Rep-PCR in Microbial Molecular Identification

Identification and classification of bacteria play an important role in microbial ecology. Many different phenotypic and genotypic methods are currently being used to identify and classify microorganisms. Nucleic acid and PCR-based (genotypic) methods are increasingly being employed and are emerging as reliable, simple, and often inexpensive ways to identify and classify microbes. PCR-based typing methods can scan part of or the entire microbial genome. Creative Biolabs' deep industry expertise coupled with a multi-platform approach delivers tailored high-performance solutions for microbial identification.

Overview of Rep-PCR

The repetitive element sequence-based PCR (rep-PCR) genomic fingerprinting protocols have been applied successfully in a variety of medical, agricultural, industrial, and environmental studies of microbial diversity. In addition to studying diversity, rep-PCR genomic fingerprinting has become an important tool for bacterial identification and classification, and molecular epidemiological studies (diagnostics) of human and plant pathogens. The rep-PCR genomic fingerprinting generated from bacterial isolates can distinguish bacteria at the species, subspecies, and strain levels, and may be the most discriminatory and reproducible genomic fingerprinting method ever used for rapid analysis of multiple populations.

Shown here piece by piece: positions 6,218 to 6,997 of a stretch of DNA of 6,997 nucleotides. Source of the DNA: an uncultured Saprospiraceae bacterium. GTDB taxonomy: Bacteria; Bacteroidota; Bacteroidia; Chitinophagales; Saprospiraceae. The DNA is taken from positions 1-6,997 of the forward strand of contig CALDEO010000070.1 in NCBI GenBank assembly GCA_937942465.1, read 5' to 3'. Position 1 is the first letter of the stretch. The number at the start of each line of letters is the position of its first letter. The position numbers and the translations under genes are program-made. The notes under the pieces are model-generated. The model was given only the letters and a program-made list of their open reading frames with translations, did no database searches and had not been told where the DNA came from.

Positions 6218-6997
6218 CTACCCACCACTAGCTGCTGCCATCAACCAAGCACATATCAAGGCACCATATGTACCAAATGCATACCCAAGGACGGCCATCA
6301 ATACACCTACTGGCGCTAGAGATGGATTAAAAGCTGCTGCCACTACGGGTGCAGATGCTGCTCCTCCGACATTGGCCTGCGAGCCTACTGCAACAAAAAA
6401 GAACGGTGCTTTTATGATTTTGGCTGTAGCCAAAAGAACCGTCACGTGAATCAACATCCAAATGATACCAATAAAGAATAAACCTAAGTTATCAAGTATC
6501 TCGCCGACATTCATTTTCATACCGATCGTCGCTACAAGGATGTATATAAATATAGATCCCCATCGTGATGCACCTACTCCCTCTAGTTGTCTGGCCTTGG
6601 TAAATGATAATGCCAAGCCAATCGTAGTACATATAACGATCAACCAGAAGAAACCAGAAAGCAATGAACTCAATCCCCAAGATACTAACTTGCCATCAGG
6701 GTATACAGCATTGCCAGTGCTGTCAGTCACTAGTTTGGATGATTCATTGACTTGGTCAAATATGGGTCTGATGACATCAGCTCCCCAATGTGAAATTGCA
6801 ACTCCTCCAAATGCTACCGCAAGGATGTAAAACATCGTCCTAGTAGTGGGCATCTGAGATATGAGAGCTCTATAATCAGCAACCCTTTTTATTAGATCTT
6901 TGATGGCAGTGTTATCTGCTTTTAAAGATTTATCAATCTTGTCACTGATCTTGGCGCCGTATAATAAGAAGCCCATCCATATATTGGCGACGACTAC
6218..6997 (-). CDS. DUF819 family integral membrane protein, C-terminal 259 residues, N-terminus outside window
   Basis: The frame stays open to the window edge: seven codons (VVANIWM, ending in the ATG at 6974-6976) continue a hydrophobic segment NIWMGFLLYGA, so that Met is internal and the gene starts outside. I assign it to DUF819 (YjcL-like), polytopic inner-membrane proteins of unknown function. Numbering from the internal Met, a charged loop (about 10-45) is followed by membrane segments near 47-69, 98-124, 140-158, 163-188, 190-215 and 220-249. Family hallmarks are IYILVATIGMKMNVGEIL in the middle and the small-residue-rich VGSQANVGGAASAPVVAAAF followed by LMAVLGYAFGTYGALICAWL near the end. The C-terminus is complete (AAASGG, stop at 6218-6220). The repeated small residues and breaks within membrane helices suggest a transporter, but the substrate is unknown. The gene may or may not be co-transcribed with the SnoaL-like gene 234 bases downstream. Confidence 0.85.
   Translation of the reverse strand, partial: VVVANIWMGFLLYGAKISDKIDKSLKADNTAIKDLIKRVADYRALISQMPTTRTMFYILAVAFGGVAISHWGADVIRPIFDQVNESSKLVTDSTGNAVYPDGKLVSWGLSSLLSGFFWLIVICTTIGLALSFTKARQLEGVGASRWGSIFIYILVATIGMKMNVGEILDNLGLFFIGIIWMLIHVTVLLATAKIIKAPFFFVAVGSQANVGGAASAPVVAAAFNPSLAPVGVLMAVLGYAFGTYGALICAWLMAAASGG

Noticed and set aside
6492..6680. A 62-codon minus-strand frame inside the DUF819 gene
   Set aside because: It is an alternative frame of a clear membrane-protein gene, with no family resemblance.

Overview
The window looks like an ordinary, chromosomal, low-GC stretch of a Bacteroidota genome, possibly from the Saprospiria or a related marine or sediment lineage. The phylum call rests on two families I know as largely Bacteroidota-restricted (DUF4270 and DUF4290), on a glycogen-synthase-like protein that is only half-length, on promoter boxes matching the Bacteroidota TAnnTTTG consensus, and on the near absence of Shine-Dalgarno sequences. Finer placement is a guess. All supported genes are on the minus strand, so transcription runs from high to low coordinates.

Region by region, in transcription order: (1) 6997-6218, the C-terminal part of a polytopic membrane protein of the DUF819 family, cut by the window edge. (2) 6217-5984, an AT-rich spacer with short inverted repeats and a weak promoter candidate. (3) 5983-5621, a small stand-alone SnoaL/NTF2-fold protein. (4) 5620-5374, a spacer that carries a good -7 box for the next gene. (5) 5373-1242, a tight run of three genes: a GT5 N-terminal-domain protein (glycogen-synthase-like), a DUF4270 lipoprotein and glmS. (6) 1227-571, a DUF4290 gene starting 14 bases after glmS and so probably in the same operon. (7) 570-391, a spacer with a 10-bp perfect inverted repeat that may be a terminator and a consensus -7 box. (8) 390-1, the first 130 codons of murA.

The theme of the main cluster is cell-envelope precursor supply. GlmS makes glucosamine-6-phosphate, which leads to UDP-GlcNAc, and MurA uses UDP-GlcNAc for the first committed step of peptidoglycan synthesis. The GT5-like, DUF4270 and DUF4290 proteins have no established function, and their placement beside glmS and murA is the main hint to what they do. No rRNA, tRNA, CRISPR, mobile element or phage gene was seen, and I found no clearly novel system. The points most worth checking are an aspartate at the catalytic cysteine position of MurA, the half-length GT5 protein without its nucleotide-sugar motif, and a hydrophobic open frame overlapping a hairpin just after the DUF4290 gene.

Rep-PCR Procedures

1. Template Preparation for Rep-PCR Genomic Fingerprinting

Several template preparation methods can be used for rep-PCR-mediated genomic fingerprinting. The method chosen depends on the nature of the microorganisms to be analyzed, their receptivity to lysis (releasing DNA), the number of isolates to be analyzed, and the required resolution or available time.

2. Determination and Adjustment of DNA Concentration

When isolated DNA is used for rep-PCR reactions, the concentration should be adjusted to 50 ng/μl (50 μg/ml).

3. Rep-PCR Fingerprinting Protocol

Often a detailed characterization of strains needs to be obtained by applying only one primer. In this case, the BOX primer is generally recommended, since it generates robust fingerprints, and generally yields a highly complex profile of amplified fragments.

  • PCR amplification
  • Agarose gel electrophoresis-mediated separation of rep-PCR amplified genomic fragments

Most rep-PCR genomic fingerprinting applications include ethidium bromide staining for agarose gel electrophoresis, but silver staining for agarose gel and polyacrylamide gel is also commonly used. Normally, an agarose gel is sufficient to separate the rep-PCR generated fragments, although polyacrylamide gels or capillary electrophoresis may also be used for increased precision.

Principle of rep-PCR genomic fingerprinting.Fig.1 Principle of rep-PCR genomic fingerprinting. (Rademaker, 2004)

Advantages of Rep-PCR

A major advantage of the rep-PCR genomic fingerprinting approach is that reproducible fingerprints can be generated not only from purified genomic DNA but also directly from crude lysates, whole cells from liquid cultures or colonies on plates, and infected (plant) tissues, such as root nodules or plant lesions.

Rep-PCR genomic fingerprinting is a very valuable tool in molecular microbial ecology for the identification and classification of microbial isolates. At Creative Biolabs, delivering the best rep-PCR services is just the start; we make sure each client gets our utmost attention and each project benefits from a customized service plan. If you are interested in our rep-PCR services for microbial identification, please contact us for more detail.


  1. Rademaker, J.L.W.; et al. Characterization of the diversity of ecologically important microbes by rep-PCR genomic fingerprinting. Molecular microbial ecology manual. 2004, 1(2): 611-643.

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